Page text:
Finally, a company can only pay off debt with cold hard cash, not accounting profits. So it's worth checking how much of that EBIT is backed by free cash flow. Over the last three years, Santos recorded free cash flow worth a fulsome 95% of its EBIT, which is stronger than we'd usually expect. That positions it well to pay down debt if desirable to do so.
The good news is that Santos's demonstrated ability to cover its interest expense with its EBIT delights us like a fluffy puppy does a toddler. But, on a more sombre note, we are a little concerned by its level of total liabilities. Looking at the bigger picture, we think Santos's use of debt seems quite reasonable and we're not concerned about it. After all, sensible leverage can boost returns on equity. There's no doubt that we learn most about debt from the balance sheet. However, not all investment risk resides within the balance sheet – far from it. For example, we've discovered 3 warning signs for Santos (2 can't be ignored!) that you should be aware of before investing here.
Of course, if you're the type of investor who prefers buying stocks without the burden of debt, then don't hesitate to discover our exclusive list of net cash growth stocks, today.
Have feedback on this article? Concerned about the content? Get in touch with us directly. Alternatively, email editorial-team (at) simplywallst.com.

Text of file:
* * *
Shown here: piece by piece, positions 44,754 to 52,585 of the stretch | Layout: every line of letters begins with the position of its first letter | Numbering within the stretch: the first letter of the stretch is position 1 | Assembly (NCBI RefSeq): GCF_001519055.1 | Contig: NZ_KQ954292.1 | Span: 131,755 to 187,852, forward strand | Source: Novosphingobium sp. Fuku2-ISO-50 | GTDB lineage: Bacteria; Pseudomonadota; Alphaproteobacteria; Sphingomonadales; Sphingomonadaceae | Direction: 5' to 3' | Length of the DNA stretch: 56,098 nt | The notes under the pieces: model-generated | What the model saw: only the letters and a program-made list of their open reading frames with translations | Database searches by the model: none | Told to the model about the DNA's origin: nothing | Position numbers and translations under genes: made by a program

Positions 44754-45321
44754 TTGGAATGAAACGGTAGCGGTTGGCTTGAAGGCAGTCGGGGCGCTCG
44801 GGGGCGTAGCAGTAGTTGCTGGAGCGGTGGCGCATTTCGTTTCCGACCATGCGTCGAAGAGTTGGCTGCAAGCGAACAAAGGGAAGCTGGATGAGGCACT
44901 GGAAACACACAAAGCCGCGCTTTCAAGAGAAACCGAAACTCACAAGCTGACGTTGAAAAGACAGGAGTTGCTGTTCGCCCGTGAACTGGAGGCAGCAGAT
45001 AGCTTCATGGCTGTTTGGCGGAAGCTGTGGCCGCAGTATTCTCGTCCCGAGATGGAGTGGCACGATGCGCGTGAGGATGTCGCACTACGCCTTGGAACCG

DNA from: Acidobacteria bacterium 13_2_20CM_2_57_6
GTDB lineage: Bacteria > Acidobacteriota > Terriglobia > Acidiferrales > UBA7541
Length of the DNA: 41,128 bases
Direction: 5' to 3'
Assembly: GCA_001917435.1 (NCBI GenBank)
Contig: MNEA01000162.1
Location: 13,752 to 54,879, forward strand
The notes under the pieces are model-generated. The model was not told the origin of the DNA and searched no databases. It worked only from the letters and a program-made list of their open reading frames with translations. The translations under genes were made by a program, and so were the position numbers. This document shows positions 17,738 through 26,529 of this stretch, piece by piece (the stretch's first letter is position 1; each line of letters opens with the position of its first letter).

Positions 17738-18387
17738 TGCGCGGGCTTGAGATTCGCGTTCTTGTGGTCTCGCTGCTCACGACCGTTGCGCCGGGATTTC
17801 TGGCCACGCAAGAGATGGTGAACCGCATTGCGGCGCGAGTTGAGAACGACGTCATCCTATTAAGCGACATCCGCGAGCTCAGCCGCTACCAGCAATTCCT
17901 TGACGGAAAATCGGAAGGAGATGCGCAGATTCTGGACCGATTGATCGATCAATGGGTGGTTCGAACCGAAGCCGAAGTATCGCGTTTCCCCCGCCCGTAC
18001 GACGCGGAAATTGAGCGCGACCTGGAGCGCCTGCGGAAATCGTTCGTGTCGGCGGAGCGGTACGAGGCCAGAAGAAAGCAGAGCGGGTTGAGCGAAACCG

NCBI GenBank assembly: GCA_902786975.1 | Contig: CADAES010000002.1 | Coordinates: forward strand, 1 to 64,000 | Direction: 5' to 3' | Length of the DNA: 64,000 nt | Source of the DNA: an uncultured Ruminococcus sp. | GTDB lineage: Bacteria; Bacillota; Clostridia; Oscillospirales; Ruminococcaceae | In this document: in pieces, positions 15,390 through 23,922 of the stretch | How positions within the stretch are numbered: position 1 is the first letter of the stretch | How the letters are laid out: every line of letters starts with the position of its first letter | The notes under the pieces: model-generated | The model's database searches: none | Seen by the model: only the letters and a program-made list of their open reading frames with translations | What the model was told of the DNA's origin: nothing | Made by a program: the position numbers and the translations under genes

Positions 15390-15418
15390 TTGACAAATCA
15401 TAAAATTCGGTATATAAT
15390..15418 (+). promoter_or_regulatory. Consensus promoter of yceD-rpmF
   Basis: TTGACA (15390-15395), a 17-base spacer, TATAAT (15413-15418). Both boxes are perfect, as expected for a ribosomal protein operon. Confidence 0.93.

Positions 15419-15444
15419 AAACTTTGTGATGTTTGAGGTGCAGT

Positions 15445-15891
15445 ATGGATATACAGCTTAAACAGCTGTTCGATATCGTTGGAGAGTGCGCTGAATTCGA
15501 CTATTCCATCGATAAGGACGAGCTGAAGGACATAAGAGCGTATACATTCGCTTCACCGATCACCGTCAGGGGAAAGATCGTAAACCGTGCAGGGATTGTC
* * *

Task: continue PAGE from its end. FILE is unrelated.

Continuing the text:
This article by Simply Wall St is general in nature. We provide commentary based on historical data and analyst forecasts only using an unbiased methodology and our articles are not intended to be financial advice. It does not constitute a recommendation to buy or sell any stock, and does not take account of your objectives, or your financial situation. We aim to bring you long-term focused analysis driven by fundamental data. Note that our analysis may not factor in the latest price-sensitive company announcements or qualitative material. Simply Wall St has no position in any stocks mentioned.

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Santos Limited explores for, develops, produces, transports, and markets hydrocarbons for homes and businesses in Australia and the Asia Pacific.
The Snowflake is a visual investment summary with the score of each axis being calculated by 6 checks in 5 areas.
Read more about these checks in the individual report sections or in our analysis model.
Excellent balance sheet and good value.
Simply Wall St's Editorial Team provides unbiased, factual reporting on global stocks using in-depth fundamental analysis.
Find out more about our editorial guidelines and team.
Santos Limited explores for, develops, produces, transports, and markets hydrocarbons for homes and businesses in Australia and the Asia Pacific.
The Snowflake is a visual investment summary with the score of each axis being calculated by 6 checks in 5 areas.
Read more about these checks in the individual report sections or in our analysis model.
Excellent balance sheet and good value.